Category : Dbase (Clipper, FoxBase, etc) Languages Source Code
Archive   : DB4ANOM.ZIP
Filename : ANOMALY2.TXT

 
Output of file : ANOMALY2.TXT contained in archive : DB4ANOM.ZIP

In keeping with our commitment to provide you, the user, with support
that will maximize your productivity with the dBASE IV product, we are
continuing our tradition of publishing timely, detailed anomaly and
work-around reports.

The following listing addresses three known anomalies when using
dBASE IV SQL commands. Use of these techniques will aid you in
avoiding anomalies that have been reported to our Software Support
Center. This report will be supplemented as new information is
received.

*******************************************************************

The following queries either fail with an "Internal Error" when
executed by dBASE IV's SQL, or give incomplete results. Three
distinct anomalies are responsible for the seven failing queries:


a) If the data in a table is more than 95% physically sorted on a
field,
BUT less than 100% sorted,
AND that field is indexed

the SQL optimizer will assume that the field is, in fact,
100% sorted. SQL queries against that field will miss the
records which are out of order.

The most likely ways for a user to get a data file "almost in order"
are:

- the user begins using an application for the first time,
and enters a large quantity of data in sorted order (such as
typing in an address book). The user then starts adding,
deleting, and changing records. While the number of changed
records is less than 5% of the database, the anomaly can
occur if the critical field is also indexed.

- the user has an application which uses the dBASE SORT
command to generate a physically sorted file for reporting
purposes. The application also updates the file. The user then
adds an SQL "addition" to the existing dBASE application.

EXAMPLES:

1. SELECT DISTINCT CLIENTS.ACCTNUM, NAME FROM CLIENTS,
TRANSACT
WHERE CLIENTS.ACCTNUM = TRANSACT.ACCTNUM
AND SYMBOL IN
(SELECT SYMBOL FROM TRANSACT
WHERE ACCTNUM=1002);

2. SELECT DISTINCT CLIENTS.ACCTNUM, NAME FROM CLIENTS,
TRANSACT
WHERE CLIENTS.ACCTNUM = TRANSACT.ACCTNUM
AND SYMBOL IN
(SELECT SYMBOL FROM TRANSACT
WHERE ACCTNUM=1002)
AND ACCTNUM = 1144;

Note 1: This query returns an "Ambiguous column name" error since
the column "ACCTNUM" is in both tables. The last line in example
2 should read "AND CLIENTS.ACCTNUM = 1144".


3. SELECT distinct NAME FROM CLIENTS
WHERE "GM" IN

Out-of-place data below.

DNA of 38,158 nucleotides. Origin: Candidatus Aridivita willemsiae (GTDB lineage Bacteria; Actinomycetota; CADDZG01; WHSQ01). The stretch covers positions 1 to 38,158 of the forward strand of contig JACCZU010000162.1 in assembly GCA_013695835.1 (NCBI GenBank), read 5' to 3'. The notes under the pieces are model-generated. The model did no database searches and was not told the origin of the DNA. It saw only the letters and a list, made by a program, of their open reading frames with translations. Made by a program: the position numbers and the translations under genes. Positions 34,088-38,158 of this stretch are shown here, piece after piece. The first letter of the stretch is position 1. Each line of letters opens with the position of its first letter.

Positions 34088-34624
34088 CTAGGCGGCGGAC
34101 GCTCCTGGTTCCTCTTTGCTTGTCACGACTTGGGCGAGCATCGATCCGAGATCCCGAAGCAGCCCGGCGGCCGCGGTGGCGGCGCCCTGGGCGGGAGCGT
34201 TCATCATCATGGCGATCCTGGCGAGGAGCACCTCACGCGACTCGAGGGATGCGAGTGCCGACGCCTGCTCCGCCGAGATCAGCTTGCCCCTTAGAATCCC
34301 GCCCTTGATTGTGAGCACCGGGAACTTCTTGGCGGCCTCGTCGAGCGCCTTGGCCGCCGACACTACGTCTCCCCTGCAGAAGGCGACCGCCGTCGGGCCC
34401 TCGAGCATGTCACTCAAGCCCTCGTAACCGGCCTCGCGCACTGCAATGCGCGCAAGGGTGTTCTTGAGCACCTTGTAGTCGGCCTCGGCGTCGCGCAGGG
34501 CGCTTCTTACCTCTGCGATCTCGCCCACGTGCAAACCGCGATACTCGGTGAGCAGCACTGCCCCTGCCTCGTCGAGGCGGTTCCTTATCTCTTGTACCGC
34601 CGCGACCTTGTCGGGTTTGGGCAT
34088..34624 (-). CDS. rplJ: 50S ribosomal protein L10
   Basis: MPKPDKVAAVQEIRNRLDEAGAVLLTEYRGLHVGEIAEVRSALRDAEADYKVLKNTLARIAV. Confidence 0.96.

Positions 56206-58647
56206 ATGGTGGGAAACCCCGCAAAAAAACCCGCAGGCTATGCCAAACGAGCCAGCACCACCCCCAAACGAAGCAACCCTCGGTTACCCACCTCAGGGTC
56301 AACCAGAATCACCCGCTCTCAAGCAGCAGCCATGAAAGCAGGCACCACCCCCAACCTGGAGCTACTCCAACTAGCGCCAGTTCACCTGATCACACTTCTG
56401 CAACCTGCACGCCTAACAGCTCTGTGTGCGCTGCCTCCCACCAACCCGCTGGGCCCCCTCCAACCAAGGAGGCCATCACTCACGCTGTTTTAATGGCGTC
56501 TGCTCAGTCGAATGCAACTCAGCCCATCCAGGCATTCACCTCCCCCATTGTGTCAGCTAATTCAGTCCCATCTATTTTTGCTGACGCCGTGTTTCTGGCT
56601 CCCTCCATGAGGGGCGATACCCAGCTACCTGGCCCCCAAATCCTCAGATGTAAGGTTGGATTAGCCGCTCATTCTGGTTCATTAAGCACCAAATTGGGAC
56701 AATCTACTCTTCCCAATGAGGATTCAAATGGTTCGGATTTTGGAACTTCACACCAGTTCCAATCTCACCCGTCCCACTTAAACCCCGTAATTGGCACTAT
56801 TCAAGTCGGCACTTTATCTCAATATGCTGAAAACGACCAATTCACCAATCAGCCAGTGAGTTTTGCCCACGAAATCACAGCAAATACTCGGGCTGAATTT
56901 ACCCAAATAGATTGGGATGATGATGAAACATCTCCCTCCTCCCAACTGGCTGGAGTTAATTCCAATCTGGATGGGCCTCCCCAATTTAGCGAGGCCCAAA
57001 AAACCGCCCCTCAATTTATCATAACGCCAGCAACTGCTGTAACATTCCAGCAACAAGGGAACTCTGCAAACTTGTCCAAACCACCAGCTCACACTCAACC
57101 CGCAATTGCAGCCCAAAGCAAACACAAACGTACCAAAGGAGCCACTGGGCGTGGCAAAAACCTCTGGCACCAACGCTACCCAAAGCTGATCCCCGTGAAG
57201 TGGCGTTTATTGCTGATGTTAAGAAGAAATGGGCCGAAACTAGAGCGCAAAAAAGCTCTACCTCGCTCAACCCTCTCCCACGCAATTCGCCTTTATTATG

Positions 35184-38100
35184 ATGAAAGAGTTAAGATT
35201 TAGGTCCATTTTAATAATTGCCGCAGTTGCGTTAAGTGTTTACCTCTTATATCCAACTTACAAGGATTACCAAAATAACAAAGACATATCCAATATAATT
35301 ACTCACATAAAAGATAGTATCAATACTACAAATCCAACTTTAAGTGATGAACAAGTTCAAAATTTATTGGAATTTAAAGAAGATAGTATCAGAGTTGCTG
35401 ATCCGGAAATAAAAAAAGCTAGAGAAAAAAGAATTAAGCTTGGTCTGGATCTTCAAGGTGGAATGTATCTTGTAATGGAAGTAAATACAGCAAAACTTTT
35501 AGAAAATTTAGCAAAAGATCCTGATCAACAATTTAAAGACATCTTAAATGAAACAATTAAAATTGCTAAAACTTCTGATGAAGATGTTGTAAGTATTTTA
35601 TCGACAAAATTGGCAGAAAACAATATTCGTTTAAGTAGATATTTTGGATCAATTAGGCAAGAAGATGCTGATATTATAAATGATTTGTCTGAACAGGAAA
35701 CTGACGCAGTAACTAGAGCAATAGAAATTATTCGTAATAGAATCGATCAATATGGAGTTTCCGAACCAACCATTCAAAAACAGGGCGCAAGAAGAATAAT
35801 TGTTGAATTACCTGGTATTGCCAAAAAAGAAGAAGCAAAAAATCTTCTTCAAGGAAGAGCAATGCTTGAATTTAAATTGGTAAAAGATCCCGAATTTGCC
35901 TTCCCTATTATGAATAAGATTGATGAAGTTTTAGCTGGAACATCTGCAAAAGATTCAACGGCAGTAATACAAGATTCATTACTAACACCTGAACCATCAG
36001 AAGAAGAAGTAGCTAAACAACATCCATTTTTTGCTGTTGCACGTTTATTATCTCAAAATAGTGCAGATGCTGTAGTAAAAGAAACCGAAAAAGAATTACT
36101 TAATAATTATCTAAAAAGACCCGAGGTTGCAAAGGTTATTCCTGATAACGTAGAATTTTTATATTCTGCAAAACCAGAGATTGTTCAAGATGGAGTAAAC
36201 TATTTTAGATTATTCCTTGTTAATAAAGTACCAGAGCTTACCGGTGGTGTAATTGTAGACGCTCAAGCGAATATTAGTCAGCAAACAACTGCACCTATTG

(SELECT trim(SYMBOL) FROM TRANSACT
WHERE ACCTNUM = CLIENTS.ACCTNUM);

Note 2: One needs to add the "DISTINCT" keyword and the
"TRIM()" function indicated above in lower case to get the
right results.

4. SELECT ACCTNUM, COUNT(*) FROM TRANSACT
GROUP BY ACCTNUM
HAVING COUNT(*) > 60;

WORK-AROUND:

Observe that all four queries involve selections involving the
column TRANSACT.ACCTNUM which is also indexed. This is the field
which is "almost in order". The work-around is to drop the index
on the field.


b) If a query contains an existential predicate ("WHERE EXISTS..."),
AND contains a nested subquery,
WHICH has a local predicate,
AND WHICH is against a table of more than 5,000 records,

then the user MAY get an "Internal Error". The error is
handled normally by dBASE IV's error trapping.

EXAMPLES:

1. SELECT NAME FROM CLIENTS
WHERE NOT EXISTS
(SELECT * FROM TRANSACT
WHERE ACCTNUM = CLIENTS.ACCTNUM
AND SYMBOL = "GM");

2. SELECT NAME FROM CLIENTS
WHERE EXISTS
(SELECT * FROM TRANSACT
WHERE ACCTNUM = CLIENTS.ACCTNUM
AND SYMBOL = "GM");

Note the presence of "EXISTS" or "NOT EXISTS", they make the
predicate existential. Also note the nested subquery
"(SELECT * ..." and the local predicate "AND SYMBOL='GM', a
predicate which is confined, or local, to the table
referenced in the subquery. If the above conditions exist and
Also, if the table in the subquery, TRANSACT has more than 5,000,
the anomaly may occur (it won't always).

WORK-AROUND:

Split the query into two queries, storing intermediate
results in a temporary table.


SELECT * FROM TRANSACT
WHERE "GM" = trim(SYMBOL) SAVE TO TEMP T1;
SELECT NAME FROM CLIENTS
WHERE EXISTS
(SELECT * FROM T1 WHERE ACCTNUM = CLIENTS.ACCTNUM);


c) If a query contains a two-table join,
AND a local predicate on the join column,
AND both join columns are indexed,

then the user MAY get an "Internal Error".

EXAMPLE:

SET SQL ON
START DATABASE SAMPLES;
DROP INDEX ORDER_ID;
DBDEFINE TRANSACT;
DBDEFINE STOCK;
CREATE INDEX ORDER_ID ON TRANSACT(ORDER_ID);
CREATE INDEX ORDERID ON STOCK(ORDER_ID);

SELECT TRANSACT.ORDER_ID FROM TRANSACT, STOCK
WHERE TRANSACT.ORDER_ID = STOCK.ORDER_ID
AND TRANSACT.ORDER_ID = '87-105';

WORK-AROUND:

Drop one of the indexes.

Note: The two-table join (WHERE TRANSACT.ORDER_ID =
STOCK.ORDER_ID), the indexes on both joined columns, and the
predicate condition local to the TRANSACT table. Dropping either
index will allow the query to succeed.



  3 Responses to “Category : Dbase (Clipper, FoxBase, etc) Languages Source Code
Archive   : DB4ANOM.ZIP
Filename : ANOMALY2.TXT

  1. Very nice! Thank you for this wonderful archive. I wonder why I found it only now. Long live the BBS file archives!

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